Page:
Abstract 3672: Continuous Increase In Hypertension Prevalence In The United States: A 9-year Population-based Study
Background Hypertension is a major risk factor for cardiovascular disease, a leading cause of morbidities in the United States, and the number one cause of mortality. It has been estimated that nearly a third of all adult Americans suffer from hypertension signaling an overall increasing prevalence of the disease. The goal of this project was to analyze data collected by the National Health Interview Survey from 1997–2005 to assess the trend in hypertension prevalence over the 9-year period.
Methods A random stratified-cluster sampling design was used to draw data for the National Health Interview Survey (NHIS). We analyzed the 1997–2005 NHIS datasets with statistical software that incorporates sample weights, and stratification and clustering variables, permitting direct comparison of our calculated annual hypertension prevalence rates.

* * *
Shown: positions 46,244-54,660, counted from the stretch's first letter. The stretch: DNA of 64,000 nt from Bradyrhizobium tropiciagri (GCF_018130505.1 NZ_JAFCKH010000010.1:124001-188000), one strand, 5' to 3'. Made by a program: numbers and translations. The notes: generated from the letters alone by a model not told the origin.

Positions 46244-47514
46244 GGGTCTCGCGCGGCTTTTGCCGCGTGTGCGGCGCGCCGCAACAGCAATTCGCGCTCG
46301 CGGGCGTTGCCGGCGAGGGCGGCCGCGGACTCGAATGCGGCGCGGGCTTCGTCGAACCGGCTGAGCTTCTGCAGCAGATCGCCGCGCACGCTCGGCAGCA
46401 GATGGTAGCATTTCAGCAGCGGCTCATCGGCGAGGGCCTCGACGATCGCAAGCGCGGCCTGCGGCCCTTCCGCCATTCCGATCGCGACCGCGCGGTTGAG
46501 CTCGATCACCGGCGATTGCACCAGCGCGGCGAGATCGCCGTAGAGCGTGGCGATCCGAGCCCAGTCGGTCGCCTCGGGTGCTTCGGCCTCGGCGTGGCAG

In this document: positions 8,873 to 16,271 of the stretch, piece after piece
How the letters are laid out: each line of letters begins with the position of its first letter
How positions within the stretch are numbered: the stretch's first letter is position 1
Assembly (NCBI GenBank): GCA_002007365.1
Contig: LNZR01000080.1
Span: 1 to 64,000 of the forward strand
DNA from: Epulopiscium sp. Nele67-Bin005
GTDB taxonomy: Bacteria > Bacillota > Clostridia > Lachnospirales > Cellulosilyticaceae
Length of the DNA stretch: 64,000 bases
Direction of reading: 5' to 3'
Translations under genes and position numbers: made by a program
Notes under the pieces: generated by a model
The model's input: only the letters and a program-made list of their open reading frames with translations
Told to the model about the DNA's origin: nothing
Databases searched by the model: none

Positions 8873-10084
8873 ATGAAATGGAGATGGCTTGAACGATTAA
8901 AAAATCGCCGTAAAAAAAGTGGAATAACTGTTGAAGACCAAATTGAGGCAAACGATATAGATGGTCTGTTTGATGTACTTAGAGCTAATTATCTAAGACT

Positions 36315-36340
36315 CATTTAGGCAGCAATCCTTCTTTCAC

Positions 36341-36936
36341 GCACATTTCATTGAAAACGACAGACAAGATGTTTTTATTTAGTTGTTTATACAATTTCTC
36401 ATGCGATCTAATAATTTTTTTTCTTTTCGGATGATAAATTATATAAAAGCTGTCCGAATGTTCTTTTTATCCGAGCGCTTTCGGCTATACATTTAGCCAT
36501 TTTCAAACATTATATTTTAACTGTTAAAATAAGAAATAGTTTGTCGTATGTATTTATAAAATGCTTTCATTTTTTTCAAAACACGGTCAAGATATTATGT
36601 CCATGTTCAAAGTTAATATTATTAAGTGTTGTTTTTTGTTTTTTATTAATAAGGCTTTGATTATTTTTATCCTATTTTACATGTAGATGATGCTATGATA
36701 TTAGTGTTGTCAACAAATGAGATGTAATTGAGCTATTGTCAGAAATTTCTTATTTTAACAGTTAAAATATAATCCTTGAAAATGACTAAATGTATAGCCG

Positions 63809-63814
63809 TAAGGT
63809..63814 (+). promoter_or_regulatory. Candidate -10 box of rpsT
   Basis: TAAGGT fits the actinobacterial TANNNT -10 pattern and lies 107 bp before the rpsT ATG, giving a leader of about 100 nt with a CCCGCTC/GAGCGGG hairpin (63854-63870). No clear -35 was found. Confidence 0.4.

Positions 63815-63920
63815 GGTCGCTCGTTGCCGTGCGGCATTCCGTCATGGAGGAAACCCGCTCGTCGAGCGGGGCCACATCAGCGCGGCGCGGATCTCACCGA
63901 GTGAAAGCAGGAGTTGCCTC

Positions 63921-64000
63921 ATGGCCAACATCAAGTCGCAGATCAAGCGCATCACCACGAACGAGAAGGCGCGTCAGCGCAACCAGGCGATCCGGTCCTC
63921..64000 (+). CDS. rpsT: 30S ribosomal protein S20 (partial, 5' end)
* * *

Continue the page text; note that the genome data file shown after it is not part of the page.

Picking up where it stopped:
Results We the observed the following upward trend in the hypertension prevalence rate of the U.S. adult population during the studied 9-year period: 19.1; 19.0; 19.2; 19.4; 20.4; 21.1; 21.6; 22.1; and 22.4, consecutively. Across the 9-year span the population-adjusted prevalence rate rose more than 17%. The largest increase occurred between 2000 and 2001 when the rate increased 1% (19.4 to 20.4%).
Conclusion The results of this study corroborate earlier results from the National Health and Nutrition Examination Survey and the Behavioral Risk Factor Surveillance System, and provide a strong platform for launching public health measures to halt the propensity for high blood pressure among U.S. adults.